I wanted to ask a design question on how best to structure a class for objects that I would like to have searchable fields, including fields that are objects - but also modular, in a sense that fields can be added based on new entries in a DB. Let me clarify:

Suppose I have an object type, Car. The car has properties like make, model, color, top speed which can be represented by simple types like strings and doubles, etc.. but it also may contain more complex information, such a property with type CarPowerProfile (a separate object), which holds an equation that describes the power output of the vehicle as a function of throttle. Or perhaps other sub-objects.

My question breaks down to the following:

What is the best way to design such a class, so that I can search a database, not only for simple properties like color, make and model, but for say "find me a car that is blue and has between 70% and 90% power output for 30% throttle"? The problem is, I need to object that performs the calculation to get that information, and the database only stores the coefficients for the equation.

Also, say someone wanted to add a property to the object (in addition to hardcoded "base properties"), how is this best implemented so that the new property is both in the database and the loaded object? And finally, is this problem best suited for a relational or non relational database, keeping in mind that this will be a standalone application that will synchronize with a web service.

I realize I am asking a lot, but I am not looking for code handouts but more for how to design a solution - which is why I am using words and not code to describe the issue. I come from a background of numerical computing, and this type of software design is foreign to me. I am more interested in if there are design patterns for things like this (or similar), or maybe a different approach because I'm tackling the problem incorrectly.


closed as too broad by DGibbs, mezoid, Mansfield, user764357, Sean Vieira Feb 28 '14 at 3:37

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  • Maybe check out something like Lucene.NET? – Mike Christensen Feb 5 '14 at 17:21
  • Very nice question. Have you thought about using computed properties (both in the model and in the database)? You can use computed database columns with something like EntityFramework and have them reproduced in the c# class. You can then filter them as if they were static properties. As for the "dynamic properties" part, from what I have seen, it would be much easier to use NoSQL stores for that, since most of them are not typed and allow any amount of properties in any object, even in the same 'table'. Very eager to see what kind of responses you get out of this as I'm interested too. – julealgon Feb 5 '14 at 17:23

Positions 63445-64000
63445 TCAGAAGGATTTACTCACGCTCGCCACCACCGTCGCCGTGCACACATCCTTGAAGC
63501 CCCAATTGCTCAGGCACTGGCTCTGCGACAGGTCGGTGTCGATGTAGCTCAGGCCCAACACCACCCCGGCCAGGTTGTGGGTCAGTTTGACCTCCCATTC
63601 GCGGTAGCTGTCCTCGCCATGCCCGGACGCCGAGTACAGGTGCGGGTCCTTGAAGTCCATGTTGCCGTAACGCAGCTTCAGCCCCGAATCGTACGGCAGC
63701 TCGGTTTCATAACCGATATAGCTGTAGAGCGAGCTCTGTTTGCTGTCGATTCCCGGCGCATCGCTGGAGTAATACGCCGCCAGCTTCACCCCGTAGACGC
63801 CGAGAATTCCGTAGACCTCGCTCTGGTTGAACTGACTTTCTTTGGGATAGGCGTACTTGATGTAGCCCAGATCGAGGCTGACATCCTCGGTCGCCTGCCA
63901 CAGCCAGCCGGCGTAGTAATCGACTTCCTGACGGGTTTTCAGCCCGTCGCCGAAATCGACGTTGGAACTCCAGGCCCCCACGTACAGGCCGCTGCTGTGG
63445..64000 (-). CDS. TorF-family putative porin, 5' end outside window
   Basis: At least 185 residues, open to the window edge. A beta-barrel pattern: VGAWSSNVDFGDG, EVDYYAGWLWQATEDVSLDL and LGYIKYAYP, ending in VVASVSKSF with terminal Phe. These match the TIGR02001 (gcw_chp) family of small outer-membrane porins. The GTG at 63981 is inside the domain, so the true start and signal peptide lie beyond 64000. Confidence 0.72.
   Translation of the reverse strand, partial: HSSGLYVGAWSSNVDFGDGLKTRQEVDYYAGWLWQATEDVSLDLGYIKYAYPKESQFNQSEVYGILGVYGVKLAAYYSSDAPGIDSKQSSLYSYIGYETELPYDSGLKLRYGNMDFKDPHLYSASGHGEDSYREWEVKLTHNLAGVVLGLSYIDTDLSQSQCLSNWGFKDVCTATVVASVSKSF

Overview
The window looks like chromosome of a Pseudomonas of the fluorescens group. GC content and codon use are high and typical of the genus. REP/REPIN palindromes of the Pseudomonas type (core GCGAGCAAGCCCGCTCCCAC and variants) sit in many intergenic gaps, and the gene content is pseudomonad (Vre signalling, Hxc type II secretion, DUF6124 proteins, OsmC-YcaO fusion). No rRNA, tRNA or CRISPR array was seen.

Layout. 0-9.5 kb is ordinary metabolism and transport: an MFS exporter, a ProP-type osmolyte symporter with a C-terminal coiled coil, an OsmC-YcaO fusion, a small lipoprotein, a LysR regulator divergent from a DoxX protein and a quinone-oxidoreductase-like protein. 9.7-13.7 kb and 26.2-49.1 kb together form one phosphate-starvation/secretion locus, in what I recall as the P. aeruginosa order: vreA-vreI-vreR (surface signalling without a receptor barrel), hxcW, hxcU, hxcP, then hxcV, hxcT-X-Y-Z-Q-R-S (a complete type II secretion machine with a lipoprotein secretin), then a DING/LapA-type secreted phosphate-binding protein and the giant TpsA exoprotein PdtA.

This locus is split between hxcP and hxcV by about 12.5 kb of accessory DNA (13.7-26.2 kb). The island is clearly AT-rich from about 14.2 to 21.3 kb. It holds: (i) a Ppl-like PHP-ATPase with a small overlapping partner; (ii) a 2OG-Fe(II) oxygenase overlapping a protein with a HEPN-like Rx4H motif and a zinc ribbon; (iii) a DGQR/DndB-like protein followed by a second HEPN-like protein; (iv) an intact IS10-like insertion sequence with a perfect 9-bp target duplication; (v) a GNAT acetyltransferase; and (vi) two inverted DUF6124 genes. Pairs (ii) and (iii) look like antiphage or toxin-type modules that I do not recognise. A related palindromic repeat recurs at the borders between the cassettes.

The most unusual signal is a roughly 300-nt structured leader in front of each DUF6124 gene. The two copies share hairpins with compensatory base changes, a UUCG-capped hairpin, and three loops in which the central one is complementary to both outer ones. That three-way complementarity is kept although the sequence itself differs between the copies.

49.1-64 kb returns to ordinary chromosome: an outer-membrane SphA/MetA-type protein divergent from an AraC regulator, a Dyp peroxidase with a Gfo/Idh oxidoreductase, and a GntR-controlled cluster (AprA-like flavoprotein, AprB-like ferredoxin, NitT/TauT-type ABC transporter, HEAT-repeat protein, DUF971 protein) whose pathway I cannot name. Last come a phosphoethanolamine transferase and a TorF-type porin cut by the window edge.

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    @julealgon, The only issue with computed properties is that the car example I gave is just that, an analogy. In reality, some properties might be objects that contain quite complex calculations. It seems like my best option is to tabulate calculated values in the database and update on an as needed basis, since there is emphasis on property searching. Perhaps a mix may be best. – pragmatist1 Feb 6 '14 at 0:08

There are a few ways you can go about this and they basically come down whether you optimize for reading or writing.

If you optimize for writing by only saving the core values in the database, querying becomes more expensive as you will have to load all the objects from the DB and then do calculations to filter them.

On the other hand if you optimize for reading by storing the calculated values in the database, writing will be slower because before each write you will have to recalculate all the values and then write all the correct values to the database.

In the case you are explaining I would try to find a balance. Store all the core values in the database and also the few calculated ones where you expect the most queries to run. Then you can filter on these and then further filter them on the application server. If you do it right you'll have a good balance.

If you're using an ORM such as NHibernate or EntityFramework, you can easily query over multiple tables using LINQ.

As for whether you should go for relational or not, if you want to have a flexible schema then a NoSQL solution is probably better suited. But there are also a few disadvantages to NoSQL. You'll have to apply the same trade-off on (de)normalization as with your calculated properties, keeping in mind that this is very important in a NoSQL database.

A NoSQL solution like RavenDB, which is especially optimized for .NET lets you define Map Reduce queries which provide very fast query access, so I would have a look at that


First Part

Well, you can store variables of the equation that have different value for different cars in the database and write the base-equation as a function or stored-procedure to calculate

Second Part

For this, you should create a dynamic structure for the properties of your class. So you have to create a table (For Ex: PropertyTbl) for properties that keeps PropName &‌ PropType & PropValue and in your class create a list to keeps properties (that are in the database) and a method (and call it each time that the app has be run) to fill that list using PropertyTbl records. In this way you should create a dynamic UI that generate appropriated controls for properties that are in the PropertyTbl.

Third Part

It's more related to the structure of your data. Some data are relational and some are not. See these links to realize that : NoSql vs Relational database http://www.zdnet.com/rdbms-vs-nosql-how-do-you-pick-7000020803/

(Anything else!? Tell in comment! Be successful)

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